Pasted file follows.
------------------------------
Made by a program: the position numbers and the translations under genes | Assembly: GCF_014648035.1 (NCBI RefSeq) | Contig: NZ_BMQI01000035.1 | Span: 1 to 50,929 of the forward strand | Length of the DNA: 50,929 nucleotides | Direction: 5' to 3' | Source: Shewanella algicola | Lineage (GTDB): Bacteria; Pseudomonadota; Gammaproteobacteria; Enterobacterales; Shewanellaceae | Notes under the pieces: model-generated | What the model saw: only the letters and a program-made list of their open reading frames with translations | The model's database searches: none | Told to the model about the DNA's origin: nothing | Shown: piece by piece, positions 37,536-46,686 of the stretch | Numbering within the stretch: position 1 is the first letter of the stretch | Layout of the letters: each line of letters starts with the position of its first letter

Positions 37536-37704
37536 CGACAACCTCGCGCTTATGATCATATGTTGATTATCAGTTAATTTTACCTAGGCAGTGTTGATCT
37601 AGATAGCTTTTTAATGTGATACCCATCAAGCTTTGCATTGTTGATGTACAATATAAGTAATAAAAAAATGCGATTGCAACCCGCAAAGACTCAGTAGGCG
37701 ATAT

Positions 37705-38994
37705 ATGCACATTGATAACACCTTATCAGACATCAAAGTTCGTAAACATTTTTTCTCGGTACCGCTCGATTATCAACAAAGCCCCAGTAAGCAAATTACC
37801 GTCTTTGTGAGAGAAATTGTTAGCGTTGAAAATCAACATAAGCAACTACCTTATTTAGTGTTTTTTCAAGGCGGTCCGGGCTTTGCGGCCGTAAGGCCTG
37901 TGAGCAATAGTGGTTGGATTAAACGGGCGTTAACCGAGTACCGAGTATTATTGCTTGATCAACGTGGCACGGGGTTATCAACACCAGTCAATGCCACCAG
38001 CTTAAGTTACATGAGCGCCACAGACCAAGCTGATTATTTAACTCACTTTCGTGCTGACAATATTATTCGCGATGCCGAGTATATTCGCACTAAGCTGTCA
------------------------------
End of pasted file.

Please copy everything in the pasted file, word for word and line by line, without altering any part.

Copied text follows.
Made by a program: the position numbers and the translations under genes | Assembly: GCF_014648035.1 (NCBI RefSeq) | Contig: NZ_BMQI01000035.1 | Span: 1 to 50,929 of the forward strand | Length of the DNA: 50,929 nucleotides | Direction: 5' to 3' | Source: Shewanella algicola | Lineage (GTDB): Bacteria; Pseudomonadota; Gammaproteobacteria; Enterobacterales; Shewanellaceae | Notes under the pieces: model-generated | What the model saw: only the letters and a program-made list of their open reading frames with translations | The model's database searches: none | Told to the model about the DNA's origin: nothing | Shown: piece by piece, positions 37,536-46,686 of the stretch | Numbering within the stretch: position 1 is the first letter of the stretch | Layout of the letters: each line of letters starts with the position of its first letter

Positions 37536-37704
37536 CGACAACCTCGCGCTTATGATCATATGTTGATTATCAGTTAATTTTACCTAGGCAGTGTTGATCT
37601 AGATAGCTTTTTAATGTGATACCCATCAAGCTTTGCATTGTTGATGTACAATATAAGTAATAAAAAAATGCGATTGCAACCCGCAAAGACTCAGTAGGCG
37701 ATAT

Positions 37705-38994
37705 ATGCACATTGATAACACCTTATCAGACATCAAAGTTCGTAAACATTTTTTCTCGGTACCGCTCGATTATCAACAAAGCCCCAGTAAGCAAATTACC
37801 GTCTTTGTGAGAGAAATTGTTAGCGTTGAAAATCAACATAAGCAACTACCTTATTTAGTGTTTTTTCAAGGCGGTCCGGGCTTTGCGGCCGTAAGGCCTG
37901 TGAGCAATAGTGGTTGGATTAAACGGGCGTTAACCGAGTACCGAGTATTATTGCTTGATCAACGTGGCACGGGGTTATCAACACCAGTCAATGCCACCAG
38001 CTTAAGTTACATGAGCGCCACAGACCAAGCTGATTATTTAACTCACTTTCGTGCTGACAATATTATTCGCGATGCCGAGTATATTCGCACTAAGCTGTCA